Friday 12th October.
“The Robins: The History of the Postal Services” by Bob Massey.
This talk looks at the historical start of the post office from its early beginnings. First as a state communications service and on through the movement of mail as an extra money earner, to the introduction of post boys and special mail coaches. From the introduction of a standard postage and uniformed postal workers to trains and air mail. Bringing the service up to the present international postal and communications network of today. Along the way we will look at some of the strange and unusual.
Friday 9th November.
“Queen Eleanor of Castile” by Julie Ede.
When his wife died at Harby, Notts in 1290; her grief stricken husband, King Edward 1, built 12 memorial crosses from Lincoln to London, the most famous being Charing Cross. After 700 years, three crosses still survive at Northhampton, Geddington and Waltham; a story of marital love and respect in medieval England.
Friday 14th December.
“When the ‘Chute Went Up – The Adventures of a Pioneer Lady Parachutist” by Malcolm Darroch.
The amazing story of Dolly Shepherd who in 1903, at the age of just 17, began a career in display parachute jumping. The thrills and spills, the adrenaline and the disasters; all the fun of the fair.
Friday 11th January 2019.
“How Anglo-Saxons Found Their Way” by Bob Trubshaw.
Long before maps and satnavs people needed to travel. The Anglo-Saxons had numerous words for hills, valleys and such like. By using simple stories to act as mnemonics these descriptive names could be remembered as ‘narrative maps’, corresponding to Australian ‘song lines’ and the lyrics of shanties used until recent time by fishermen to navigate the East Anglian coast. Leicestershire offers some intriguing examples of how these ‘maps’ may have worked.
Friday 8th February.
“Maidens, Murderers and Monsters – The Story of Victorian Melodrama” by Dr Ann Featherstone.
Maidens, murderers and monsters: Victorian melodrama revealed
A fascinating exploration of the dark and dreadful world of Victorian melodrama, with handsome heroes, winning heroines and dastardly villains ….. and a brief detour into soap operas from “Crossroads” to “The Archers”.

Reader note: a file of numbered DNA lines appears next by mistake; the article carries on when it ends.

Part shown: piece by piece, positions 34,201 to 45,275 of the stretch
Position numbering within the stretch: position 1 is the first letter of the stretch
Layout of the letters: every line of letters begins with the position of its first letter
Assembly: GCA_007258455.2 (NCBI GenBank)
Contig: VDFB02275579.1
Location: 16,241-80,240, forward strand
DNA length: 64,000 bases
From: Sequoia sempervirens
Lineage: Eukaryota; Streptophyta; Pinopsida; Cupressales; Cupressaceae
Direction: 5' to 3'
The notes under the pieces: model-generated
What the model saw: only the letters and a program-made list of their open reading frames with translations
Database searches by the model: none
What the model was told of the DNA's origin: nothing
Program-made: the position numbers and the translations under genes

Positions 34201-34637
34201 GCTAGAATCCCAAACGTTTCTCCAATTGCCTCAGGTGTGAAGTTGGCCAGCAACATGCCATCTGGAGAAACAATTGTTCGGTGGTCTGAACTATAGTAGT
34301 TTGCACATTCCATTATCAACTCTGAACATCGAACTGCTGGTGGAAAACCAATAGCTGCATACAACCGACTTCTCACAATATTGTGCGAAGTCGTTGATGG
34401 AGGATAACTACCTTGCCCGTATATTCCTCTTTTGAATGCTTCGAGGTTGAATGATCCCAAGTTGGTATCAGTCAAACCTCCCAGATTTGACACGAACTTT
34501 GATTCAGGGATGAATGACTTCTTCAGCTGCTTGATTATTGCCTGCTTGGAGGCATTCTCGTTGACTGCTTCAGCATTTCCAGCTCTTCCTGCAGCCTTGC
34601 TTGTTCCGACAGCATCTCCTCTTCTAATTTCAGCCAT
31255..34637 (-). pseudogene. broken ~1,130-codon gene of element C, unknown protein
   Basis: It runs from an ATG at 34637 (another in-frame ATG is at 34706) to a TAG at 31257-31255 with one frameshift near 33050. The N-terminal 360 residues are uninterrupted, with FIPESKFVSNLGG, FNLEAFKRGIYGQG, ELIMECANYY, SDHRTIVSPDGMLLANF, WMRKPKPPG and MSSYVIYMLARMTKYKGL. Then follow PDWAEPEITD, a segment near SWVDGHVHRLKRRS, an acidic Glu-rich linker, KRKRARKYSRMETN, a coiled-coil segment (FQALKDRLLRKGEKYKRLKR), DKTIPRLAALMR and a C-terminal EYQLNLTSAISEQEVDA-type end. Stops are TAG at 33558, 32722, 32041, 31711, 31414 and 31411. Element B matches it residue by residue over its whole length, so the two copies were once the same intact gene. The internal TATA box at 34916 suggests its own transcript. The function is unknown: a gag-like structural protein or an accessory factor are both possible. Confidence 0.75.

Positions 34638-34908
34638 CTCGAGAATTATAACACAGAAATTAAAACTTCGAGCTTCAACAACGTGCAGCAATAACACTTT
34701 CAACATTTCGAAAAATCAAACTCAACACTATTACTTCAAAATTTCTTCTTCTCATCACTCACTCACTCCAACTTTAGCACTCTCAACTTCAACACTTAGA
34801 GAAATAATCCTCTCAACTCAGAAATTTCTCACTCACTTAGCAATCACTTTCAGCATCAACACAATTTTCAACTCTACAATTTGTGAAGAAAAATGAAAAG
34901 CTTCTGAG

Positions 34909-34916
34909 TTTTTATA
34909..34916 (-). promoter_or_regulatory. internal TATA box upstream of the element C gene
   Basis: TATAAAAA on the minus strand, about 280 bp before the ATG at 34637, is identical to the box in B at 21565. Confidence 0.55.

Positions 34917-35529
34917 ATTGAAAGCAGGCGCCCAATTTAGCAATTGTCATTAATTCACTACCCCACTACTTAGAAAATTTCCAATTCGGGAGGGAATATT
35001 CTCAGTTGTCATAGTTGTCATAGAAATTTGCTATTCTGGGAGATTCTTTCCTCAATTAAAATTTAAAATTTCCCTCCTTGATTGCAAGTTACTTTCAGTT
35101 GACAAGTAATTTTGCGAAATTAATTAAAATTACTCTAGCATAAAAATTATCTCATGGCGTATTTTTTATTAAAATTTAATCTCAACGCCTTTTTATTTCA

Friday 8th March.
“Belvoir Angels – A Grave Story” by Peter Hammond.
Within south Nottinghamshire and north Leicestershire there are some wonderful 18th century slate headstones within the churchyards depicting the so-called Belvoir angels. This talk examines a selection of them, revealing their fascinating artistry and symbolism, and focuses on a survey of a series of gravestones that are unique to the area. Your visits to local graveyards will never be the same again.
Friday 12 April.
“A Palace By the River” by Mike Ogden.
One of the world’s most famous buildings, the Palace of Westminster stands magnificently between the River Thames and Westminster Abbey. Generally known these days as the Houses of Parliament it is formally a royal palace which retains its royal name.
Mike Ogden brings the remarkable story of the Palace vividly to life in this richly illustrated talk. Starting a thousand years ago in the time of Canute and Edward the Confessor, the talk takes in: The first parliaments in the 13th century; The Gunpowder Plot; The Civil War between Parliament and Crown; The destruction of the old Palace in 1834; The building of the new Palace in stone quarried at North Anston, near Rotherham, and carried along the Chesterfield Canal and the River Trent on its way to London by sea; The destruction of the House of Commons by German bombs in 1941.
The talk ends with a tour around the Palace and a taste of the unique blend of ceremony, tradition, eloquence, obstinacy and humour that pervades it.